Lee Skirball, one of only two males in the line-up, humored us with his piece, “Dying on a Budget,” from Kitchen Sink , opening by revealing he worked as a writer for the funeral page (not to be confused with the more glamorous obituaries) of a major newspaper. It was recession-proof, he said.
At this point (fourth reader in), my “primo” seat at the bar was no longer. The crowd had grown restless and thirsty. The best place to get the bartender's attention, apparently, was directly in front of me, blocking my view.
By the time I returned focus on Lee, he was talking about Cosco and the size of toilet paper and being an animal, and I knew it all related somehow, but obviously I missed some key segue. But hey, the story became more enigmatic this way.
After Lee, Carla Costa got up to read her Kitchen Sink piece and that was it. The noise from the back of the bar had pushed all the way forward and swallowed the stage. All I heard was, “The media is bad.” Then, an amazing thing happened. People in the back started “shooshing” loudly, and the folks around the bar actually shut up and listened. Just in time for Carla's closing sentences. (I learned later that Charlie started the “shooshing.” Way to go!)
The last reading I wanted to highlight was Suzanne Kleid's. She read her first published fiction, “Yours for the Taking,” from other magazine, and as she described it: “It's about drunk people fucking and solving problems with violence.” Her story made you sit up and strain against the bar din to hear it. It didn't hurt, either, that Suzanne had a charming presence on stage, to which a mild cold and a slight stutter only added. At one point she read, “…teach breast-feeding to women whose babies continue to die,” and paused and then said, “Sorry,” as if to apologize for her story's character's lack of sensitivity. We let out a brief laugh, and then she said lightly, “Hey, don't laugh at that,” and continued her story.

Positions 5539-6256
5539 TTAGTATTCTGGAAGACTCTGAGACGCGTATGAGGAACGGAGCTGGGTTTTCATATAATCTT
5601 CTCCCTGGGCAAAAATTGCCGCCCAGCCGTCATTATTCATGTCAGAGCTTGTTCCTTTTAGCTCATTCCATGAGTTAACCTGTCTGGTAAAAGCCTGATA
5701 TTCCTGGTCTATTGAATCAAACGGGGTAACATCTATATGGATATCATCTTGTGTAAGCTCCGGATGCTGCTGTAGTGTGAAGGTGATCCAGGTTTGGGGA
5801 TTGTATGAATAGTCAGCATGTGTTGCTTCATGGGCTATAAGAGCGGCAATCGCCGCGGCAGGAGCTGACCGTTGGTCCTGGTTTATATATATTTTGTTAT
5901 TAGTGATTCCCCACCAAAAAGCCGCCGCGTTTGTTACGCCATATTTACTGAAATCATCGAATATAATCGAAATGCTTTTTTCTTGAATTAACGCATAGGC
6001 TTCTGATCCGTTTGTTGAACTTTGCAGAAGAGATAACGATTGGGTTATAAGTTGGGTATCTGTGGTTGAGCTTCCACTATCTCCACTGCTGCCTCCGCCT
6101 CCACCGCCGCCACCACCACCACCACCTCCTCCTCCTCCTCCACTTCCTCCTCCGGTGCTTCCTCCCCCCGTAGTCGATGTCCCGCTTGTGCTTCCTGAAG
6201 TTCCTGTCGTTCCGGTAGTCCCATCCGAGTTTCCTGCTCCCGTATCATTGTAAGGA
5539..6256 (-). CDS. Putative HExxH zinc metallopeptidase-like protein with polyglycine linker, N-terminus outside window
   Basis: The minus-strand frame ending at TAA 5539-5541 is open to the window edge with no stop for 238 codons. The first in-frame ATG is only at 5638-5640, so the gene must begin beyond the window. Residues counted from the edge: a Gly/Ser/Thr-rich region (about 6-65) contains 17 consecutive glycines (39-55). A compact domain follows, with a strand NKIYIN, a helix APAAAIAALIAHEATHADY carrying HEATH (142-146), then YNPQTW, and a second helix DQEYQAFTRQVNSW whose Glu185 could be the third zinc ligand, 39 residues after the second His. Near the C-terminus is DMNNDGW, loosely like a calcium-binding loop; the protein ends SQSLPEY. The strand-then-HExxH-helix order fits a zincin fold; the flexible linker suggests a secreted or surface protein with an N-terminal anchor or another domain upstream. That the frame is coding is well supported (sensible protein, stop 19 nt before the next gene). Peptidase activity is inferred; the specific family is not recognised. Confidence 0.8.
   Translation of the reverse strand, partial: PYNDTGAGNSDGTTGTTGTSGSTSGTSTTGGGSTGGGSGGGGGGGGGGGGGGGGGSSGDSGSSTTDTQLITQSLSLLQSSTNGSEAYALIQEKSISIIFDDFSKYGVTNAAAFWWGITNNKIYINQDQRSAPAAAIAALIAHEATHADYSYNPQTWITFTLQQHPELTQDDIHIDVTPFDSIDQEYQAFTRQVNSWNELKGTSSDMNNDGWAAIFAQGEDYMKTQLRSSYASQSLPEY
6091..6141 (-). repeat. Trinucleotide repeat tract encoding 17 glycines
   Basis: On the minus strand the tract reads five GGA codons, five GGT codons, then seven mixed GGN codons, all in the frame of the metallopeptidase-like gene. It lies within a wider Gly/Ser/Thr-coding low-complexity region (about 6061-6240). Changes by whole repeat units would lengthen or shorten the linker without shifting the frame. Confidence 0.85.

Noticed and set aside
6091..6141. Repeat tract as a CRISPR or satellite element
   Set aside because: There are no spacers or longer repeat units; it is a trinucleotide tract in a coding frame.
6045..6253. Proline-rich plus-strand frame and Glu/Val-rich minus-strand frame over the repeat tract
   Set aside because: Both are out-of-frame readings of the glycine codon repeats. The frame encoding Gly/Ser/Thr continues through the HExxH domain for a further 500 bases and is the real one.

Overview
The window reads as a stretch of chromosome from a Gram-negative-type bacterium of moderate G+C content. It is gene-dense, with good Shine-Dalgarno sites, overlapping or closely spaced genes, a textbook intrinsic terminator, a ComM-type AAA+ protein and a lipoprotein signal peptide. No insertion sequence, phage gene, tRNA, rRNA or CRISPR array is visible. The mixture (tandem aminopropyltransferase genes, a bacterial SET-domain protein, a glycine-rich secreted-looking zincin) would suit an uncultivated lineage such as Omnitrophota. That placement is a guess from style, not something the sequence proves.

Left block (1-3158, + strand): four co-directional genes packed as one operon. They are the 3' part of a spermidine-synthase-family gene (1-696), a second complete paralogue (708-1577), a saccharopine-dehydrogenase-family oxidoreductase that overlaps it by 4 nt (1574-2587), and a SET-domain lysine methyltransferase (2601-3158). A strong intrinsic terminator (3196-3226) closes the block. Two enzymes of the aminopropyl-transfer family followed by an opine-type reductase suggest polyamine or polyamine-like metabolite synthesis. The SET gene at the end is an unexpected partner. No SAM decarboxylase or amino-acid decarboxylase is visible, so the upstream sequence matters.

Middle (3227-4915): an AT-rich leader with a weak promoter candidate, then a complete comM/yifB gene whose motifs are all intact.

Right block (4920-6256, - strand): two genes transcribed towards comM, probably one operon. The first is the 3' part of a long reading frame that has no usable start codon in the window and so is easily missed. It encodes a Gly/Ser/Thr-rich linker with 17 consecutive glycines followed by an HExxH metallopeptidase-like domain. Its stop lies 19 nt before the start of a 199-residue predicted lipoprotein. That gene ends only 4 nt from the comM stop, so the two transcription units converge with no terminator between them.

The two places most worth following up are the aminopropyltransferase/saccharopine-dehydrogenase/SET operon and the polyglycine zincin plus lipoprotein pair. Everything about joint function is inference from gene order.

A couple more readers and then sha-bang. It was done. Erik got on stage and told us to “take off our clothes and stay a while,” and so we did. Stay a while, that is.
• Rachel Fudge reading her work from Bitch
• Liv Leader reading her work from Clamor
• Lynn Rapoport reading her work from Instant City
• Lee Skirball reading his work from Kitchen Sink
• Carla Costa reading her work from Kitchen Sink
• Brian Awehali reading his work from LiP
• Suzanne Kleid reading her work from other
• Claire Light reading her work from other
• Lisa K. Strom reading her work from Watchword Press